The sutras describe the thirty-two marks of the Buddha. An example is brahma-sound, which means that when he speaks, people of all different dialects are able to understand him; Chinese-, Japanese-, English-speaking people and even animals are able to understand his words without any translation. Another mark of the Buddha is that anything he eats always tastes excellent. In contrast, we have to season our food for it to taste good to us.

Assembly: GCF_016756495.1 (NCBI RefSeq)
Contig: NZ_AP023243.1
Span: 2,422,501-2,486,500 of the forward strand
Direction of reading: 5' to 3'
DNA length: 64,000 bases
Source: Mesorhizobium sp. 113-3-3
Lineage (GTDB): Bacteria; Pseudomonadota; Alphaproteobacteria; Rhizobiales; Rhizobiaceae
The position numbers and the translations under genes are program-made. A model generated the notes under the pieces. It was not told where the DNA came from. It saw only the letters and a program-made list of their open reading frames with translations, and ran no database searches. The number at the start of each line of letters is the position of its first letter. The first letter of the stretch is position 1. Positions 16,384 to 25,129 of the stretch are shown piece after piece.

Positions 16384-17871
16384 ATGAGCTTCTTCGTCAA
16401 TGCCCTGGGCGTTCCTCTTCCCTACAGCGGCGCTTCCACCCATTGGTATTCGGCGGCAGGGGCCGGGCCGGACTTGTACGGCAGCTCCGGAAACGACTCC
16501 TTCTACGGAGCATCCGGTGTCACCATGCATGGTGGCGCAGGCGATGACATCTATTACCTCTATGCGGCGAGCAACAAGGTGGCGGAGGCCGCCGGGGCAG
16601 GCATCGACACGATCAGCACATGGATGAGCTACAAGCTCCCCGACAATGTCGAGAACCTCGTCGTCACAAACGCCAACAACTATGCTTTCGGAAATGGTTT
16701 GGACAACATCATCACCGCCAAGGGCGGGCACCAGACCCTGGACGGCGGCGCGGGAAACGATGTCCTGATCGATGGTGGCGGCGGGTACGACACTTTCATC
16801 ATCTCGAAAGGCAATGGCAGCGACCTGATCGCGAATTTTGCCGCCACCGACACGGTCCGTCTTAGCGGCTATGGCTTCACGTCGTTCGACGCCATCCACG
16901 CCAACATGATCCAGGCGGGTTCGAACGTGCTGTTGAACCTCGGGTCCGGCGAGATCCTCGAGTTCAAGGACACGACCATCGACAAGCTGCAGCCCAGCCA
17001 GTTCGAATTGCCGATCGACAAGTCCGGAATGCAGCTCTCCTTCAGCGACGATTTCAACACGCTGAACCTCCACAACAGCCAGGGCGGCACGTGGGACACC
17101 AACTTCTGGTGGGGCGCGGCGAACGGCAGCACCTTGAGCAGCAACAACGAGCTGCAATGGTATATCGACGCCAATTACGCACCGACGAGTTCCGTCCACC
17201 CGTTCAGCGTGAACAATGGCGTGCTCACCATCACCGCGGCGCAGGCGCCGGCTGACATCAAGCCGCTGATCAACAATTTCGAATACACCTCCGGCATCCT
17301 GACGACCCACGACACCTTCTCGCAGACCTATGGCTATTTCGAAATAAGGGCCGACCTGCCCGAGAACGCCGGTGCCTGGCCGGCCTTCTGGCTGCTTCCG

How does one accomplish the thirty-two marks? Within each of the thirty-two marks, there are eighty fine features and it takes great merits to accomplish each of these marks. What does it take to accomplish the merits for one mark of the Buddha? We consider deeds such as building a temple or saving a life to be of great merit, but these are very far from the merits of the Buddha. The scripture says that if everyone in the world became sick and was about to die, and you cured everyone with the medicine you had, that is an example of the merits needed to accomplish one of these marks of the Buddha. We can see that it is not easy to do these great deeds, to complete the six paramitas, to cultivate for three asamkheya kalpas and to become a Buddha.